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Friday, September 3, 2010

Woman Wandering Solo: Elena Sevastiani

Women Wandering Solo is a series of guest posts that inform & encourage women who don't have travel partners to go ahead & take the trip anyway. There are so many amazing places to see in the world, & experiencing them solo could wind up being the best way to do it. To learn how you can share your own story with us, click here.

Living in Abu Dhabi

Elena Sevastiani is an interior designer living & working in Abu Dhabi, United Arab Emirates. You can learn more at her website

As I sit on the Boeing 777, bound to Abu Dhabi for the second time, I decide to take out my laptop and use the next seven hours to write about what it is like for me to work and live as a single female in the United Arab Emirates, next to Saudi Arabia in the Middle East.

My mother and sisters begged me not to go to the Middle East. They knew for sure that I was going to get killed in the most tragic way, of course. Come to think of it, they told me the same thing about going to Colombia - and going to the Kinkos in the evenings during college. Well, I went anyway and lived to talk about it.

Whoever wrote, “A ship is safe in the harbor, but that is not what ships are built for” knew something of the trials of traveling but also knew that he was prepared, ready, and equipped to meet the challenges. But, more importantly, he was ready for the thrill of adventure.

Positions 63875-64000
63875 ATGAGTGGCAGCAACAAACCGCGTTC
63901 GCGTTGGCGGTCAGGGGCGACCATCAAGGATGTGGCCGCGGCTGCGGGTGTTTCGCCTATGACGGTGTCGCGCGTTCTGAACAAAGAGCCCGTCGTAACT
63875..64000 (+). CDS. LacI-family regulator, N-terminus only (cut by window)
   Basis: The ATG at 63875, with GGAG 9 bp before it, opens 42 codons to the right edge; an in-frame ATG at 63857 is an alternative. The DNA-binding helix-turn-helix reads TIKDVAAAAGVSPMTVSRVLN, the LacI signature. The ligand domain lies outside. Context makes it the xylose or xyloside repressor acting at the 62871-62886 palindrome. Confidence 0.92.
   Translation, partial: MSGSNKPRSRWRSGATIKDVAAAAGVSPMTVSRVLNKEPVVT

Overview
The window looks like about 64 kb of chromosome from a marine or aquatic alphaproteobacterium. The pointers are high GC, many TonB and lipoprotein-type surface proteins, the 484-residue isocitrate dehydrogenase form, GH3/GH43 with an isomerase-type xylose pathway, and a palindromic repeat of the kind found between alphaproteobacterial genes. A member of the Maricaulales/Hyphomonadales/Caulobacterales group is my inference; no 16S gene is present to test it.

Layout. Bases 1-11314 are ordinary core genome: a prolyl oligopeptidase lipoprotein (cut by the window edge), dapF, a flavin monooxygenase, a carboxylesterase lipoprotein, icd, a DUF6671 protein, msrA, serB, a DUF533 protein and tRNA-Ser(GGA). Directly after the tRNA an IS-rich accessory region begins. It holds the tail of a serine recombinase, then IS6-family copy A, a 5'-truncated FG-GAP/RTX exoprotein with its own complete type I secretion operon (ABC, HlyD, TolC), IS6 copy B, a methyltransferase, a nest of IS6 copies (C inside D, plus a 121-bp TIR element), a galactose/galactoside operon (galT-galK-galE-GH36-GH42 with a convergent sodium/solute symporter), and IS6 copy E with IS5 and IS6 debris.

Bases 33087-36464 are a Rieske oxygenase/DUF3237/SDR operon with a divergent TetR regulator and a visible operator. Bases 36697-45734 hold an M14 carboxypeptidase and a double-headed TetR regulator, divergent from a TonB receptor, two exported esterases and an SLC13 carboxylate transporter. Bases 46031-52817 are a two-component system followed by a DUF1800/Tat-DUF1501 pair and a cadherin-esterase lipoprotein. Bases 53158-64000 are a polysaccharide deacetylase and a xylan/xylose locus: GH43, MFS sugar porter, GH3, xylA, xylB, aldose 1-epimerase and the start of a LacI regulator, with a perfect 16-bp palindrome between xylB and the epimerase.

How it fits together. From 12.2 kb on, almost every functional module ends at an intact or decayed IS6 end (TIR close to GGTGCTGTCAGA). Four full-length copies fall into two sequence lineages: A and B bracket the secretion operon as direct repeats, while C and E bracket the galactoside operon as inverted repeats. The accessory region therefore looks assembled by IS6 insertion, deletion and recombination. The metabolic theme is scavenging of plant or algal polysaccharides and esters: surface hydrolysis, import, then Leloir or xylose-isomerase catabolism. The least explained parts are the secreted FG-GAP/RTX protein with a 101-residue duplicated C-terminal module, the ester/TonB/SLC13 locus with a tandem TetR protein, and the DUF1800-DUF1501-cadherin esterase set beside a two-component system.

Perhaps, as a kid I watched too many episodes of Gilligan’s Island. Some of us have a strong urge to see and explore while others want the safety, familiarity and comforts of home. Get ready, get set and gooooooooo is my advice for single women who want to travel the world.


It is only prudent for one to assess the dangers involved in planning for any travel destination. I did my homework and determined that Abu Dhabi was safe enough for me. I can only comment on where I lived, Abu Dhabi, and not on the entire Middle East, but I felt very safe there.

The majority of people are expatriates from different parts of the world so the government is very eager to ensure the safety and security of people and assets. I saw no trace of terrorism, violence, war or persecution. I met enough American and British military personnel to convince me that it is at least not run over and controlled by guerillas, coups, boys with guns, and Taliban - or Los Angeles gangs.

The only time I was dreadfully fearful was riding or driving in a car every single, solitary day. No joking, it does have the highest number of auto fatalities in the world. Now I understand the humor in the TV show Taxi, to have casted a taxi driver who was from Abu Dhabi. It is the world capital for wild taxi drivers. No one could have prepared me for the speed and recklessness of all the drivers there. Pedestrians DO NOT have the right of way - even when they do! Also, prepare for all the loud, non-stop, honking.


Most of the food in Abu Dhabi is excellent, especially the buffet nights at all the hotels. Although, they don’t have good baked bread like we get back home in the States. I would have thought that I was closer to Challah bread heaven. Of course there’s plenty of pita bread and crusty rolls. One day, while walking past a tiny pita bakery, I watched a man kneading dough with his feet! I guess that breaks the monotony.